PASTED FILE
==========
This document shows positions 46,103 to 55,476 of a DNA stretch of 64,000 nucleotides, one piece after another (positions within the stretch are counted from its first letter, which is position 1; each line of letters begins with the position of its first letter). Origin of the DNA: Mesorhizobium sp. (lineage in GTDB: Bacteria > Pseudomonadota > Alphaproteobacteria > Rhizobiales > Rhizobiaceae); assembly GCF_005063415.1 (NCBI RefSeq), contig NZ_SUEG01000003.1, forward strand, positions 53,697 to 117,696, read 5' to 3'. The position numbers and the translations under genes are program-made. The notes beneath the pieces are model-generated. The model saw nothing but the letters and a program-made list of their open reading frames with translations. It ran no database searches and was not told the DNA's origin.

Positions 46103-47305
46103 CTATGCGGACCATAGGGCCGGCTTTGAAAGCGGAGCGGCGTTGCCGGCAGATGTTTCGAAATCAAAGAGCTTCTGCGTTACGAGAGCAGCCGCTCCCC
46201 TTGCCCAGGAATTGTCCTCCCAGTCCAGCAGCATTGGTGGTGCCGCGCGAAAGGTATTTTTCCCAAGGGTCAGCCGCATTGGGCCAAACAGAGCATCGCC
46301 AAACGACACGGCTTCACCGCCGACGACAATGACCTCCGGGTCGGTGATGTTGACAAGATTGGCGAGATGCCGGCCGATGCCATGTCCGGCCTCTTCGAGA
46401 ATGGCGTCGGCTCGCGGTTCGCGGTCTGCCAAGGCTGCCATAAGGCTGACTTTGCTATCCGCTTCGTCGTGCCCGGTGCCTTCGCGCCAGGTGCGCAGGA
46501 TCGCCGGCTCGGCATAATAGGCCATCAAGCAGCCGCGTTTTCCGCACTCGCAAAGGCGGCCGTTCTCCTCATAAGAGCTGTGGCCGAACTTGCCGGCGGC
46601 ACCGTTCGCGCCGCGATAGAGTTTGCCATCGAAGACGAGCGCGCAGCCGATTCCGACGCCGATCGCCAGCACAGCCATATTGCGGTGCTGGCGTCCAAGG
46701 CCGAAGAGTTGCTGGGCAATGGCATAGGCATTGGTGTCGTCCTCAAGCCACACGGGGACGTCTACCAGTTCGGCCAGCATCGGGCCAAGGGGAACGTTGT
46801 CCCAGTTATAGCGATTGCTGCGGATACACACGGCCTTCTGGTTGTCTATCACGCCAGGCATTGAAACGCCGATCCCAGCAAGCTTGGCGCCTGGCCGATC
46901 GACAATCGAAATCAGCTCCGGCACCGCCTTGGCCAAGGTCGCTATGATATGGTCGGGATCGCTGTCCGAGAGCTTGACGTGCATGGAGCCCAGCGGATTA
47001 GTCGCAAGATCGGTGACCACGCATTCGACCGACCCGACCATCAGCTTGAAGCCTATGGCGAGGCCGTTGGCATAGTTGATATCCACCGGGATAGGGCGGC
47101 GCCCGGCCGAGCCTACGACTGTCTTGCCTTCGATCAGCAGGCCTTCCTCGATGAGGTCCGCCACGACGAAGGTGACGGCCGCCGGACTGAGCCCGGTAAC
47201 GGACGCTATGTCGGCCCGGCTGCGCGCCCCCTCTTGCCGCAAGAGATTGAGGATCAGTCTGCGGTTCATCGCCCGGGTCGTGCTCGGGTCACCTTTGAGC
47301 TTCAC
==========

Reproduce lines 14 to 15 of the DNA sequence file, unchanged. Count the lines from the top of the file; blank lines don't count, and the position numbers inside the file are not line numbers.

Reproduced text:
47201 GGACGCTATGTCGGCCCGGCTGCGCGCCCCCTCTTGCCGCAAGAGATTGAGGATCAGTCTGCGGTTCATCGCCCGGGTCGTGCTCGGGTCACCTTTGAGC
47301 TTCAC